Is FOBO Paralyzing the Democratic Primary? – By PATRICK J. MCGINNIS 01/26/2020 07:00 AM EST

What is happening here? It’s simple: The Democrats have FOBO, or Fear of a Better Option.

Haven’t heard of FOBO? Let me tell you where it comes from.

Back in 2004, while I was a student at Harvard Business School, I coined the term FOMO in an essay for the school newspaper. In the piece, I skewered a student culture that was permeated by “Fear of Missing Out,” thanks to the seemingly unlimited menu of things to do on campus. All these years later, FOMO has been added to the dictionary, but the other acronym in my column—FOBO—has languished in obscurity.

It shouldn’t. FOBO is becoming only more trenchant in modern life, political and otherwise. When you’re faced with a proliferation of choices, and you know you can’t predict the future well enough to know how your choice will turn out, you’re driven to keep all of your options open for as long as possible. Who knows—you may have even more choices if you keep waiting. In other words, having too many options leads to decision paralysis.

The upcoming Iowa caucuses tell the story. With the large field of candidates and a voter pool that is feeling the FOBO, indecision might emerge victorious on February 3. Seriously, indecision could actually win the caucuses. It might be unlikely, but here’s how it would work. Under the rules for the Iowa caucuses, upon arriving to their caucus site voters will declare a first-choice candidate. They may also choose to remain “uncommitted.” At that point, any candidate (including uncommitted) that surpasses 15 percent support in the initial “alignment” will move on to the next round while the rest will be eliminated. If enough voters declare themselves uncommitted early on, the winner of the Iowa caucuses may end up being … no candidate at all. In such a scenario, Iowa would be represented by a slate of FOBO delegates that could further muddle a close race later on. If you think that sounds crazy, think again. Uncommitted won the caucuses twice back in the 1970s.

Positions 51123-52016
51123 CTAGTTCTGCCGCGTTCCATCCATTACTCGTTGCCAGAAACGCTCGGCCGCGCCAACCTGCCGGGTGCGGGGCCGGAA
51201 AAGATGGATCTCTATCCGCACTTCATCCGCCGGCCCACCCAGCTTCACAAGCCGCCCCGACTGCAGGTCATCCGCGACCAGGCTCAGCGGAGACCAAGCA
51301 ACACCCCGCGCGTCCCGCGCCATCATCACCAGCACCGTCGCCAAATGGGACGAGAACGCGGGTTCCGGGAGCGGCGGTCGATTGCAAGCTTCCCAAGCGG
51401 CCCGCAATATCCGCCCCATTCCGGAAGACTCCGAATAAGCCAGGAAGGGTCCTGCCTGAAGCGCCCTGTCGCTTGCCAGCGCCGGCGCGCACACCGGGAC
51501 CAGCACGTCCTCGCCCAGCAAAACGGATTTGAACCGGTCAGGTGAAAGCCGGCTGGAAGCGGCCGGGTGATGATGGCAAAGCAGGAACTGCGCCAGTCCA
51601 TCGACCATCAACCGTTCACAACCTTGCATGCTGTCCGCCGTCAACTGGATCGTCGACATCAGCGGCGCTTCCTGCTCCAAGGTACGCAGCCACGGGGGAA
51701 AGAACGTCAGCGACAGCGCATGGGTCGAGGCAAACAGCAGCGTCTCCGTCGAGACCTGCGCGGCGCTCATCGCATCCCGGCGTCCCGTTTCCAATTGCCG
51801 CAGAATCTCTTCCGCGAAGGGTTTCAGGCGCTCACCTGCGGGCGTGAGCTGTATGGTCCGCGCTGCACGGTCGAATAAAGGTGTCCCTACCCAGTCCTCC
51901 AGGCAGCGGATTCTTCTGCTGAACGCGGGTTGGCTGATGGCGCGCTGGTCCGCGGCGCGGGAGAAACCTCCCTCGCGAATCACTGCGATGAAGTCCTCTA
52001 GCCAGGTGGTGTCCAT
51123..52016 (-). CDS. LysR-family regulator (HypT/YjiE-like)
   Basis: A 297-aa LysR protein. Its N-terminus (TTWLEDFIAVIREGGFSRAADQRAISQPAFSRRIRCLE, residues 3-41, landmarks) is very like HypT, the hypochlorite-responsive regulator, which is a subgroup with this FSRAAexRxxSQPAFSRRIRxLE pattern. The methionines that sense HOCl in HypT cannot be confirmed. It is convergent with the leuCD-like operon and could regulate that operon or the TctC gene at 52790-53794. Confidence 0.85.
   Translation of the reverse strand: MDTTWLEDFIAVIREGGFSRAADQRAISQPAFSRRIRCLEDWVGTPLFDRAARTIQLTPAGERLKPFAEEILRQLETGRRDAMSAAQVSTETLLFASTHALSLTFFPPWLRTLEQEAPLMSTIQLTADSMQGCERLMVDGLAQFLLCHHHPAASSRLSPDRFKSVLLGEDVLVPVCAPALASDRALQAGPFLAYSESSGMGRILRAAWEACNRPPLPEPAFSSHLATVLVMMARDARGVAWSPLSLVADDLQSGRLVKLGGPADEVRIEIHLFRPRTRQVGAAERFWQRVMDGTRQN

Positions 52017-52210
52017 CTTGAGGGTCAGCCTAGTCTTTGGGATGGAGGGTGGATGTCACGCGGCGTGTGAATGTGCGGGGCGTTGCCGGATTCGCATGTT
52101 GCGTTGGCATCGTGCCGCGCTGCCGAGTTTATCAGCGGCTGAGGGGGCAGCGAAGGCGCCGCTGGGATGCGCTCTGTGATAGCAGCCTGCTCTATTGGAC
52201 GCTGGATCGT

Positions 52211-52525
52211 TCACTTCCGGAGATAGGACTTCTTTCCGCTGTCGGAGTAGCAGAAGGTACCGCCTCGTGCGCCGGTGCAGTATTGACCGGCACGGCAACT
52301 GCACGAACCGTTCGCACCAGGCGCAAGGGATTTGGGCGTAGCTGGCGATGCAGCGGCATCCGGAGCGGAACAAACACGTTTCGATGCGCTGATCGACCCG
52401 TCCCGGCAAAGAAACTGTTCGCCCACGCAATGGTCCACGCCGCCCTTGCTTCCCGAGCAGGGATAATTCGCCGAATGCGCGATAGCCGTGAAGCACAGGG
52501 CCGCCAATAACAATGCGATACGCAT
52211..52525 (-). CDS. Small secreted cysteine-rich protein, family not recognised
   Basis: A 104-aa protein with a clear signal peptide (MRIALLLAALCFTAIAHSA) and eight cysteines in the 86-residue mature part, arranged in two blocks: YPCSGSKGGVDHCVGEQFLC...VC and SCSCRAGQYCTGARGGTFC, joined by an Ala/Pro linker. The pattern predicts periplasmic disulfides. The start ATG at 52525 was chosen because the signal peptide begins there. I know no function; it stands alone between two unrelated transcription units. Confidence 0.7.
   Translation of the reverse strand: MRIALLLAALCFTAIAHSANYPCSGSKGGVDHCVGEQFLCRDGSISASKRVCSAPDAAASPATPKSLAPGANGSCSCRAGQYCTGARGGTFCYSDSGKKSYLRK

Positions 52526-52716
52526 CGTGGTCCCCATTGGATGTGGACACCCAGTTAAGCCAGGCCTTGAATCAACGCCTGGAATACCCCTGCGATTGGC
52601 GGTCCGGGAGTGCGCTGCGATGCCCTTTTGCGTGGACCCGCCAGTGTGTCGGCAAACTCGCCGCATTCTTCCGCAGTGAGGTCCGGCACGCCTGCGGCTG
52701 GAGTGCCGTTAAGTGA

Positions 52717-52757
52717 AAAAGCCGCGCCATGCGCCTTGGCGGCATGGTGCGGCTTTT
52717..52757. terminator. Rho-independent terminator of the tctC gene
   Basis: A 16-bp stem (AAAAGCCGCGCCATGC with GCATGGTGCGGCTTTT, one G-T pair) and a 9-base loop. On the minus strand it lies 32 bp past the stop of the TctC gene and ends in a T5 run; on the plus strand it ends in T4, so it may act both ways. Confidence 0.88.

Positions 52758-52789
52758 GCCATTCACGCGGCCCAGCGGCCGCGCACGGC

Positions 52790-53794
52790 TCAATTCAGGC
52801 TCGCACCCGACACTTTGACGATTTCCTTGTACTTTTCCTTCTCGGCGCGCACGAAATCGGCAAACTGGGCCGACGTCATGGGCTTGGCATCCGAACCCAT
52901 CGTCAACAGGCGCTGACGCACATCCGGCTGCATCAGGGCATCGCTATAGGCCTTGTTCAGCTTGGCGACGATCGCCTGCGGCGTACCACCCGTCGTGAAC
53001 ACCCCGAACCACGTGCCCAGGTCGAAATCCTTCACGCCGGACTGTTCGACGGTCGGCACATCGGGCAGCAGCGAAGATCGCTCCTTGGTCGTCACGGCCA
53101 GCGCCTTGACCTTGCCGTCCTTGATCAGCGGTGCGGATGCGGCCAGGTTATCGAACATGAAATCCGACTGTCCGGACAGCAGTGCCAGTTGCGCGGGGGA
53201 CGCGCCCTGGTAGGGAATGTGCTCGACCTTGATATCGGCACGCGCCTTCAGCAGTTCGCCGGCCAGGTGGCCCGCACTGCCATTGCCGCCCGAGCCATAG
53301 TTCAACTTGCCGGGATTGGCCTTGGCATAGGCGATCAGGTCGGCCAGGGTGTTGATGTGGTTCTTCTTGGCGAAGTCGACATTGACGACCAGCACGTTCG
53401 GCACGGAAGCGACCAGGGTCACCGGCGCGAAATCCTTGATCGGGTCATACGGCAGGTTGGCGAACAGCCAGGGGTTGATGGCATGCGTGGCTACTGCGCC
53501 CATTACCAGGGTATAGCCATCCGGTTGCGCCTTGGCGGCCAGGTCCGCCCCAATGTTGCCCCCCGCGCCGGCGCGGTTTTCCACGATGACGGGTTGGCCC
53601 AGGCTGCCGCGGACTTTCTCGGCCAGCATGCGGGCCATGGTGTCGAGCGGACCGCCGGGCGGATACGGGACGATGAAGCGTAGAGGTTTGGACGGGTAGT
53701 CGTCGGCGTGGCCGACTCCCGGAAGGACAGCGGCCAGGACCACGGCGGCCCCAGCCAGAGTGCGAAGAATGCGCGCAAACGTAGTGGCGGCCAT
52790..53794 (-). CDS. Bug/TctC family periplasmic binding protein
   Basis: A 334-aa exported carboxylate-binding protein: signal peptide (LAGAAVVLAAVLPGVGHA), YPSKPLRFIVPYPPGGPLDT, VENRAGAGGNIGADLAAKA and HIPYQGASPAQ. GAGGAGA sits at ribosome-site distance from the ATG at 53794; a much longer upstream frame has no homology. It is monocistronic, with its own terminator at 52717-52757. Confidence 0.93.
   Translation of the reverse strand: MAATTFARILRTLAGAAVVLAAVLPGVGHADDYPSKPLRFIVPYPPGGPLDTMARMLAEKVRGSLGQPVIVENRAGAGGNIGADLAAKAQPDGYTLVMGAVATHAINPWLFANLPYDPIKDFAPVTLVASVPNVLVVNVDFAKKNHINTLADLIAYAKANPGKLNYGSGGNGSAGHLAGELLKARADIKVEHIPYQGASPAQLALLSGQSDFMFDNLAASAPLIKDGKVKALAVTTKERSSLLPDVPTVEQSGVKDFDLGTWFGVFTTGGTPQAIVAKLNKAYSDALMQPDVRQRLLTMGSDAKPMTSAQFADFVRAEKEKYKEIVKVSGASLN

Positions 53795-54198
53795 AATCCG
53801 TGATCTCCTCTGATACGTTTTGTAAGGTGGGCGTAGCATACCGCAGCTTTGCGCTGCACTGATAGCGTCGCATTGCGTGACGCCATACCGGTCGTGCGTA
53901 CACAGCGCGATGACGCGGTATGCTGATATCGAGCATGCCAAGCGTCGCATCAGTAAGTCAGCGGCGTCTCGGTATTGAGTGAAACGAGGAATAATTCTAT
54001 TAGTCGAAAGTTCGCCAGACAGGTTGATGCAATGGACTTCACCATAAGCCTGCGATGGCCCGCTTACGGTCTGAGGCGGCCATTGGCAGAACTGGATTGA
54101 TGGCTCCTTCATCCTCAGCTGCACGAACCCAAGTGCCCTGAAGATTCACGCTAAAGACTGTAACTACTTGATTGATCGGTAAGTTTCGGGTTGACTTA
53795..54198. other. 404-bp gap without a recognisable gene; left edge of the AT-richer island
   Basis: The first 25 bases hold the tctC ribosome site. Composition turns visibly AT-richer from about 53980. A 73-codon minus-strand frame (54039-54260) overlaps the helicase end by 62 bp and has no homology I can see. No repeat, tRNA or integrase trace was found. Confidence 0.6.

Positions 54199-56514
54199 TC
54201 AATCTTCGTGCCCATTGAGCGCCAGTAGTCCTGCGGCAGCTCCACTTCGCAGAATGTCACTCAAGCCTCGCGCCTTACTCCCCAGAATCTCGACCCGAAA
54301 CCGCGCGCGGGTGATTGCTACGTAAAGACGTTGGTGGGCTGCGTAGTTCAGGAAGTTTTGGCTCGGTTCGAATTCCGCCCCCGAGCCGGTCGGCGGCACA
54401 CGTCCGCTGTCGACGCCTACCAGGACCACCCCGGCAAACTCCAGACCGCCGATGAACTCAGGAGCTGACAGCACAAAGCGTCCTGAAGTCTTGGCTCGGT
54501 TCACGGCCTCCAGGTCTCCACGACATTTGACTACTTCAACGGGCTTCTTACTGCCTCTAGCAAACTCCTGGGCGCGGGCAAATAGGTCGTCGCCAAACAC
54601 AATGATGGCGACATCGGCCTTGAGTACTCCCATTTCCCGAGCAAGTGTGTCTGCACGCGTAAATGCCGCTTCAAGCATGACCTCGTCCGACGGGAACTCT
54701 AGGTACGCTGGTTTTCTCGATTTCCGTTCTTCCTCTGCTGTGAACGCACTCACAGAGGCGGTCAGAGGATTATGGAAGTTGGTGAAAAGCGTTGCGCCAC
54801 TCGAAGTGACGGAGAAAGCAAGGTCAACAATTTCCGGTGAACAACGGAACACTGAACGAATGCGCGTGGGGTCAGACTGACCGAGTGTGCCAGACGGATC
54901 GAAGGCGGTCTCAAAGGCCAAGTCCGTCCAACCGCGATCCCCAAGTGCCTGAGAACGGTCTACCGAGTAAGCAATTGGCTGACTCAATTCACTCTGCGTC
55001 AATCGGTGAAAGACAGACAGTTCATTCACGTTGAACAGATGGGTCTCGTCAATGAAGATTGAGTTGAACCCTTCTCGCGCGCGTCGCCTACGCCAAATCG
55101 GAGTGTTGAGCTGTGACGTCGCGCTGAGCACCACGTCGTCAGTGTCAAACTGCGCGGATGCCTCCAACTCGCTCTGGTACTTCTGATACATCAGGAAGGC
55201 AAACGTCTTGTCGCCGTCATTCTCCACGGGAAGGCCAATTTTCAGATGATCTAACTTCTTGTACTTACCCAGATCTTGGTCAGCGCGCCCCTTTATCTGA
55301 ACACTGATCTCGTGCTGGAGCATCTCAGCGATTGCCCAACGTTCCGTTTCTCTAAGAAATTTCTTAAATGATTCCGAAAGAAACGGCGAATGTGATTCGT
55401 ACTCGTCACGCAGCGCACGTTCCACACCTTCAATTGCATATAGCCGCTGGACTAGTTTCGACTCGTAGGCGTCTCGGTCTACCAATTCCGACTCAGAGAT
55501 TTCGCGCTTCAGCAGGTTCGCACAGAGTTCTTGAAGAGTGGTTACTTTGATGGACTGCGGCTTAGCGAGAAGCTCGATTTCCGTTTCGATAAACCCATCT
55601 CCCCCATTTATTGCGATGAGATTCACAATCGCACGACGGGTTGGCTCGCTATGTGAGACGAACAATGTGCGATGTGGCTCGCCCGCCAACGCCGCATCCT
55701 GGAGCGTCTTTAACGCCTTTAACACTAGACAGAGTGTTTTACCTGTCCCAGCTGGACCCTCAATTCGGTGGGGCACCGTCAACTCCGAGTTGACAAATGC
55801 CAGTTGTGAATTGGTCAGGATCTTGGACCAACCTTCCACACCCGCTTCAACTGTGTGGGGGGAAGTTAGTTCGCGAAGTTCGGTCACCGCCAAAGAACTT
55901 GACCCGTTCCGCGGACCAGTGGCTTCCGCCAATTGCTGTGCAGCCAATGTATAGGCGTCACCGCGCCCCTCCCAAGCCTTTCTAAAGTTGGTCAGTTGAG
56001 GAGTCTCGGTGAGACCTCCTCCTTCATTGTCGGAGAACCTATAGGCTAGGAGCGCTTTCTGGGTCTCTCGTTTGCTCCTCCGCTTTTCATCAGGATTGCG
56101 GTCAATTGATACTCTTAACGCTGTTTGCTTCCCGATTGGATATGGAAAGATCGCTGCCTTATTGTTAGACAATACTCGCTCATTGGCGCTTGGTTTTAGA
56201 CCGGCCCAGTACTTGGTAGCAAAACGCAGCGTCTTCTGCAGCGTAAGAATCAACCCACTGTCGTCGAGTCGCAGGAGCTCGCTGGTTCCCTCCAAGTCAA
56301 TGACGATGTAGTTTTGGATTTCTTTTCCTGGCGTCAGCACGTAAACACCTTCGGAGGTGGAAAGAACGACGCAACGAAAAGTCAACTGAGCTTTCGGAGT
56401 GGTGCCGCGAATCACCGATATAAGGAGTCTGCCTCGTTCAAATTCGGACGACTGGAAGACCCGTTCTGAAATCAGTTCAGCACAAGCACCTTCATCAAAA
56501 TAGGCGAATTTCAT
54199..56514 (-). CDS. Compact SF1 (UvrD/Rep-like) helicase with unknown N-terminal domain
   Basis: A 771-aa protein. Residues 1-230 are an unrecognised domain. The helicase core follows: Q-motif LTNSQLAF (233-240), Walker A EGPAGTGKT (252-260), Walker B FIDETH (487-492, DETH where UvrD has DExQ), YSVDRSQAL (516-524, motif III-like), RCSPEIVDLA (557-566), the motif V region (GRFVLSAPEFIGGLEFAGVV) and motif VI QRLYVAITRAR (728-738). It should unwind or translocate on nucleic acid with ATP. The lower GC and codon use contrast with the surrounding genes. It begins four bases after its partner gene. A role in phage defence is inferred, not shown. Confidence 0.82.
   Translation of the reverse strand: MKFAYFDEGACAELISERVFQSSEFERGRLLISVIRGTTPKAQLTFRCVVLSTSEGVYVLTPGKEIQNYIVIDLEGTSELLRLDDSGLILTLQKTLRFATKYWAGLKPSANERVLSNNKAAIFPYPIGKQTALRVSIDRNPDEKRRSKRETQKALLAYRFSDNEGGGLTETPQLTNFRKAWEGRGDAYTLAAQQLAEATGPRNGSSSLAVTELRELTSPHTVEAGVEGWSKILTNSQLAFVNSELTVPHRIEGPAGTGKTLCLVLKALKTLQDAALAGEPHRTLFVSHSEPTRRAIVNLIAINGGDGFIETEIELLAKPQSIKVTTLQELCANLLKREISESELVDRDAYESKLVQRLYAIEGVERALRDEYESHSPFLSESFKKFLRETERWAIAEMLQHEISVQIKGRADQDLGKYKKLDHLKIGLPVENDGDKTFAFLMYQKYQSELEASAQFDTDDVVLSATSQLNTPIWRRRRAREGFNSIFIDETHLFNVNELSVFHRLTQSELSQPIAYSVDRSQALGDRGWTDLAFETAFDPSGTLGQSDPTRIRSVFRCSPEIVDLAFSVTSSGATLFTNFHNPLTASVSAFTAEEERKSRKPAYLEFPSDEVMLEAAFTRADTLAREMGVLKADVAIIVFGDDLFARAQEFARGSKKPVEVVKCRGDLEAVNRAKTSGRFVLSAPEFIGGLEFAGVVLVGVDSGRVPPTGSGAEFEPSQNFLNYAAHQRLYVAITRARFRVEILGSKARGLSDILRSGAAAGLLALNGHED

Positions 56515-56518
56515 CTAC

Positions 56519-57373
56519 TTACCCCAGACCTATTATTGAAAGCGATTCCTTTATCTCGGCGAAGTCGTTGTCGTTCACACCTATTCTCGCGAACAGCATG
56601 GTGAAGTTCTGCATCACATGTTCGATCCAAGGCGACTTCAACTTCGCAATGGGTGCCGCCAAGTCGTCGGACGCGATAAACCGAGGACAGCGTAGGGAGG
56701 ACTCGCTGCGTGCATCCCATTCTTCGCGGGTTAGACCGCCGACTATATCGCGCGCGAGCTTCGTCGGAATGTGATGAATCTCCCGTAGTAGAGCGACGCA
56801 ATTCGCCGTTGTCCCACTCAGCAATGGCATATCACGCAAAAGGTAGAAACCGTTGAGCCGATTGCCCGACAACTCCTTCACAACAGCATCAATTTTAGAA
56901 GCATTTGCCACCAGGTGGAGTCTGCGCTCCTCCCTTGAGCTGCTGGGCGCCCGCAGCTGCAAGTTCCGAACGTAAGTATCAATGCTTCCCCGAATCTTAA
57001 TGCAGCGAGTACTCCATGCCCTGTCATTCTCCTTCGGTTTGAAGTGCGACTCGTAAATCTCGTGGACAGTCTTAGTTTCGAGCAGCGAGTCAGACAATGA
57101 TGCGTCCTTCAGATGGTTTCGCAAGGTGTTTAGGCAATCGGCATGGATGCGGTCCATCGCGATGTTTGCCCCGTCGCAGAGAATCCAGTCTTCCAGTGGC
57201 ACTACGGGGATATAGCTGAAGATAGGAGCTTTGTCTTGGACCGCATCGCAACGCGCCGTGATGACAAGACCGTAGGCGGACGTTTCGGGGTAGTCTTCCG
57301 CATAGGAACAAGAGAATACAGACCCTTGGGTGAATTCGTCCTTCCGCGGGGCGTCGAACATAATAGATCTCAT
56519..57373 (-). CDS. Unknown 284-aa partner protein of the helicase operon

Why Are Democratic Voters Stuck?

The first thing to understand about FOBO is that it’s everywhere. Most Americans have slowly awoken to the reality that they live in a world of overwhelming choice. Thanks to Amazon, Seamless, Tinder and Netflix, whether you’re shopping for everyday household items, ordering food, dating or choosing what to watch, you are drowning in options. Making even mundane decisions has become incredibly time-consuming, and stressful, because of the piles of perfectly acceptable possibilities at your disposal. As a result, you spend precious time and energy poring over all of your possible choices only to procrastinate well past the point when you should have decided. You also increase the chance that you will never decide at all: FOBO is the reason that we live in an age that David Brooks calls the “Golden Age of Bailing.” If you just can’t bring yourself to commit, you are prone to never pick anything at all.

Over the past several years, I’ve studied how FOBO has gradually infiltrated daily life, from choosing how you spend your time to how you run your business. Now, the 2020 election cycle has provided the ideal conditions for FOBO to spread to politics.

You cannot have FOBO without choice. This year, an unprecedented field of over 25 candidates threw their hats into the ring. With a cast of characters that has at times included governors, members of Congress, mayors, billionaires and a former vice president, voters are spoiled for choice. In this field, there is something for everyone. There are so many candidates that it can prove difficult to tell them apart, as is particularly evident when they’re herded together in groups of 10 or more, as they were in six of the eight debates thus far.